IRONMAN World Championship: The toughest test in all of sports? – Elite News

In Saturday in St George, Utah the world’s greatest triathletes will assemble for what some call the toughest test in all of sports – the IRONMAN World Championship.

Stars including double British Olympic Champion Alistair Brownlee will be on the start line for an epic test of endurance which stretches for a total of 140.6 miles.

Here is our beginner’s guide to what it is all about, and maybe why you should watch…


What is an Ironman race?

Like we said, an incredible test of endurance which covers a total of 140.6 miles.

First the athletes dive into the water for a 2.4mile swim, before getting onto their bikes for a massive test on the hilly roads – covering 112miles in total.

So by now most humans would be completely spent, but not these incredible athletes – instead they finish off by running a full marathon (26.2miles).

No wonder they call it Ironman…

Who is racing?

We have two pretty select Pro fields but they are both stacked with quality. Here’s why:

  • Kristian Blummenfelt and Gustav Iden: Norwegian prodigies who are taking the sport by storm. They call it ‘The Norwegian Hype Train’.
  • Daniela Ryf: A four-time former champion from Switzerland. Nicknamed ‘The Angry Bird’ and looking to get back to former glories after a tough 12 months.
  • Alistair Brownlee: Britain’s greatest ever triathlete. Already a two-time Olympic Champion and now trying to conquer the Ironman world.
  • Lionel Sanders: Canadian superstar who overcame a battle with addiction earlier in life and now lives his triathlon life with a ‘No Limits’ mantra. Can he scale one final peak?
  • Katrina Matthews: The serving British Army Officer who has become a major contender despite only racing a handful of Ironmans so far.
  • Anne Haug: Defending her title at the age of 39. She is likely to be behind heading onto the run, but then watch her fly!
  • Sebastian Kienle: Hugely popular German who won this race in 2014 and whose wit and humour make him a star turn.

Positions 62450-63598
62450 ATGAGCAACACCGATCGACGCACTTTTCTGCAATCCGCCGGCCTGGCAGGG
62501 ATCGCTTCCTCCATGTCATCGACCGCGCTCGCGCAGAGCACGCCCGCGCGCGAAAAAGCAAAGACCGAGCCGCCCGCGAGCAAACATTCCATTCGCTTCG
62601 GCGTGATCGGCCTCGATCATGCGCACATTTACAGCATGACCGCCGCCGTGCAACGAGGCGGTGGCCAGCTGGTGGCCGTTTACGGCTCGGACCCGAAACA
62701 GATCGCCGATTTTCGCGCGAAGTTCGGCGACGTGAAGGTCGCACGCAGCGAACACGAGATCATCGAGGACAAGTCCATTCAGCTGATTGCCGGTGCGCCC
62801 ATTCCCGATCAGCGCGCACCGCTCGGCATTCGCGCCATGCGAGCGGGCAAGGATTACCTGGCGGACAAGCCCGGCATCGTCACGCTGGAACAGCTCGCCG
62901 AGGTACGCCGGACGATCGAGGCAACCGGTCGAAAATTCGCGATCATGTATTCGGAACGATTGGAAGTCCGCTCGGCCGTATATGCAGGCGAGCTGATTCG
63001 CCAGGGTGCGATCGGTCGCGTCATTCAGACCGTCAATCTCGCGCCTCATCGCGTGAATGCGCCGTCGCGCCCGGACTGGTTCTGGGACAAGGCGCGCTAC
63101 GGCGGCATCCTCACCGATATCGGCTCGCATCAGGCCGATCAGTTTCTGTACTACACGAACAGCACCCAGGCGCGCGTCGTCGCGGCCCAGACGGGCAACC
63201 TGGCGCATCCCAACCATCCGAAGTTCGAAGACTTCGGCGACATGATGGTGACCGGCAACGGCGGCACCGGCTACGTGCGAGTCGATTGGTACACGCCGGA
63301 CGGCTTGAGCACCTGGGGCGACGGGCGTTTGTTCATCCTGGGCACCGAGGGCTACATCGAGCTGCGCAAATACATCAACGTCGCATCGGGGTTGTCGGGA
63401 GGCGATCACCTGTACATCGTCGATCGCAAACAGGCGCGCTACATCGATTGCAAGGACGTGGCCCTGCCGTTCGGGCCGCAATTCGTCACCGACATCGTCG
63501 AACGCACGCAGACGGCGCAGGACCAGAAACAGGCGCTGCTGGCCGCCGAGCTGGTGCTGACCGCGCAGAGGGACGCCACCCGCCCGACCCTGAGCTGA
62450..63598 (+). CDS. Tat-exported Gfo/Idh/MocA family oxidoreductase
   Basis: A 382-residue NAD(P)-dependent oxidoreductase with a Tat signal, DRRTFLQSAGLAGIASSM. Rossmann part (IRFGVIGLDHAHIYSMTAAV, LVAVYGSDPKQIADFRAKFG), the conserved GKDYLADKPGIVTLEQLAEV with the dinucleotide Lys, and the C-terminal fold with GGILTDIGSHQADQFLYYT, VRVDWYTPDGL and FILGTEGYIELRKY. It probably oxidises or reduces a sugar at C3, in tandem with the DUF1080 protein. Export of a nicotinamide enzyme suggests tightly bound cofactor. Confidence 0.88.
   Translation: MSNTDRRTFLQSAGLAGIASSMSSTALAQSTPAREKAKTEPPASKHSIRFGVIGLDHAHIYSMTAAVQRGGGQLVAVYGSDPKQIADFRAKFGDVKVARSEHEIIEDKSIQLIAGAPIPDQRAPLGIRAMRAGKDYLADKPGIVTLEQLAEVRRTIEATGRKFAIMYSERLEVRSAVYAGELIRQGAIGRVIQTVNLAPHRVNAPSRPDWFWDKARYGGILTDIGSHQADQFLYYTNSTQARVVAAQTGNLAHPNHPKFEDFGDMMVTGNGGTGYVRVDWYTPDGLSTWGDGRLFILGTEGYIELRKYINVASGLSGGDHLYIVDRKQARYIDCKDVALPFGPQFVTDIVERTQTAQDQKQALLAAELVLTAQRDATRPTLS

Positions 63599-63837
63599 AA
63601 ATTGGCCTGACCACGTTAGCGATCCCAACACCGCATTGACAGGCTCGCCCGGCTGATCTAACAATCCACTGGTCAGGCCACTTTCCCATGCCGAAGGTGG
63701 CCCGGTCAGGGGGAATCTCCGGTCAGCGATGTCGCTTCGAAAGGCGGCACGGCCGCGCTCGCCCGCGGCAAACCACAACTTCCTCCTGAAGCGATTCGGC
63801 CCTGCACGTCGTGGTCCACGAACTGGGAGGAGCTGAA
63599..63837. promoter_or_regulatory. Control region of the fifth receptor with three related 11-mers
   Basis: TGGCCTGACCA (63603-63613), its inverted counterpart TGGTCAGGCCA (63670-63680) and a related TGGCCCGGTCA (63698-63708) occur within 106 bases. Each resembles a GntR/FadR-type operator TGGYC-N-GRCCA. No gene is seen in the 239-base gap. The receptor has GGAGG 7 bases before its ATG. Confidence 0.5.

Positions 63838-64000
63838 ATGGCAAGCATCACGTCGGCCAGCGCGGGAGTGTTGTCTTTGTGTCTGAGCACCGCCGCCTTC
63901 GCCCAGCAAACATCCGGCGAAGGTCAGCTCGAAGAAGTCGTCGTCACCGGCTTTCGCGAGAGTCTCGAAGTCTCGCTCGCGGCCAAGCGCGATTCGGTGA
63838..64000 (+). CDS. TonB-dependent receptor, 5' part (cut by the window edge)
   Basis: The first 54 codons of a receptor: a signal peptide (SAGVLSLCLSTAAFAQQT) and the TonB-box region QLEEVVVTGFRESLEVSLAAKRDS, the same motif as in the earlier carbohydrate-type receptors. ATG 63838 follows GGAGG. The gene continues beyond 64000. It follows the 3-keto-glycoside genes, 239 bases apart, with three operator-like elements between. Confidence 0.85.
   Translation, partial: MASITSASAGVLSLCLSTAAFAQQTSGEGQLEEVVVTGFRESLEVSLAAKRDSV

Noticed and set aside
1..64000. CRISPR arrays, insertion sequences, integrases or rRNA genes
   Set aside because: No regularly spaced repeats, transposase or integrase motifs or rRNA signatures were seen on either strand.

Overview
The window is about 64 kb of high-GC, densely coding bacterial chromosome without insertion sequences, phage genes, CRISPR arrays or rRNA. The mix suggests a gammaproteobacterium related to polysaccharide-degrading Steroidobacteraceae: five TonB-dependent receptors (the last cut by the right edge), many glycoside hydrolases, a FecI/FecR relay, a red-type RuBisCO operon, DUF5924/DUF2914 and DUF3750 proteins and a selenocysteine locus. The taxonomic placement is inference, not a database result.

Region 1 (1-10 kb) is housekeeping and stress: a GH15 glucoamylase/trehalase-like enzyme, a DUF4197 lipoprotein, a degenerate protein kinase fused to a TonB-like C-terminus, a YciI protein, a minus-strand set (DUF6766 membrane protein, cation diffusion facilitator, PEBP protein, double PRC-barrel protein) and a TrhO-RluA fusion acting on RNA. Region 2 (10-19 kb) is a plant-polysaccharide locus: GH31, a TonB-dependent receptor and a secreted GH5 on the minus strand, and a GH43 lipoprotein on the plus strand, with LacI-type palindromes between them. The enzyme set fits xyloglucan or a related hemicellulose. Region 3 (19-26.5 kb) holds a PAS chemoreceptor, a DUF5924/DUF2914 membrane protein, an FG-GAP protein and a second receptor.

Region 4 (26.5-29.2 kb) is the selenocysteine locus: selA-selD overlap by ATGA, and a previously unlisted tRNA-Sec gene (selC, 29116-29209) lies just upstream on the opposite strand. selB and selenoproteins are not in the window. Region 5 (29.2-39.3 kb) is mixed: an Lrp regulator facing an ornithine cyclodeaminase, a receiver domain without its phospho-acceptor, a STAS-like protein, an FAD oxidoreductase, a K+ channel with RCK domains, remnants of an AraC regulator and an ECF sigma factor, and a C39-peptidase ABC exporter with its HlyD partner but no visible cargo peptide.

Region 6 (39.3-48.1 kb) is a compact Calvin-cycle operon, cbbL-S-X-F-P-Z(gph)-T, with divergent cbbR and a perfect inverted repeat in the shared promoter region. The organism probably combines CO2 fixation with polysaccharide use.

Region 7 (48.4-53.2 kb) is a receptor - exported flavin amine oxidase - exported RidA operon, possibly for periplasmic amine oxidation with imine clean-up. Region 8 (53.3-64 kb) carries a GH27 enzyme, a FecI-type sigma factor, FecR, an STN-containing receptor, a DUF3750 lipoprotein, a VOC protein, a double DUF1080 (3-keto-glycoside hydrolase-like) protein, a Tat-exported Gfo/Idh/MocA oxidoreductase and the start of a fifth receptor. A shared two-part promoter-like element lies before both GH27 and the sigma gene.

• Cameron Wurf: An incredible athlete. Two weeks ago he was helping cycling team the INEOS Grenadiers win the famous Paris-Roubaix race (also known as ‘The hell of the North’. Now he takes on triathlon’s elite in Utah. He was also an Olympic rower. Unbelievable.
  • Sam Long: Known as ‘The Big Unit’ and now trying to become one of the sport’s true elite. Known for his ‘Yo Yo Yo’ catchphrase, and larger than life in all ways.
Look out for Blummenfelt and Iden on Saturday (Photo Credit: Eric Wynn / IRONMAN)

Why is Ironman so brutal?

There are many reasons this is one of – if not the – toughest test in sport.

Athletes battle the conditions, their bodies and the pure physical test of covering 140.6 miles in three different disciplines.

It calls not just for excellence in all of swim, bike and run – but also careful strategies to make sure they have the right nutrition to simply keep going late in the race. If the plan is not right, this can lead to what athletes call ‘bonking’ – and it is absolutely not fun. In short, a depletion of glycogen which causes them to lose all energy.

St George: The toughest course

The course in St George – set against the red rock and rugged Utah terrain – presents a mighty test for the athletes.

The course features 7000ft of climbing on the bike leg, and then another 1500ft on the run leg. The undulations on that run leg will place huge pressure on bodies which are already waning.

In short, expect some epic ‘blow-ups’ as athletes perhaps go too hard on the bike and really pay the price on the run.

Can anybody take part?

In theory yes – triathlon is way different to other sports in that you can actually run in the same race as professional stars.

Each Ironman is split into categories. We have the pros and then the amateurs – who are known as Age-Groupers.

Why Age-Grouper? Well because they all compete against people in their own age group category. So for example 25-29 or even right up to people in their 80s…

For some races entry is not totally open though – you have to qualify.

On Saturday the total field will be around 3000 athletes from all over the globe. There are some inspiring back stories too – incredible stuff.

If you do want to take up triathlon, check out our guide for beginners to doing your first race.

Triathlon terms

If you do watch the race, or want to get into the sport, you’ll find it has its own language with a ton of terms that you might not understand right away.

Check out our guide to triathlon terms to get you started. This will come in handy Saturday if you do watch the race.

How can I watch the race?

Okay, if you are now excited/interested enough to want to watch Saturday’s race, good news in that we will carry the live stream on TRI247 throughout Saturday, as well as a live blog throughout the day from our team of experts. Click here for full details.

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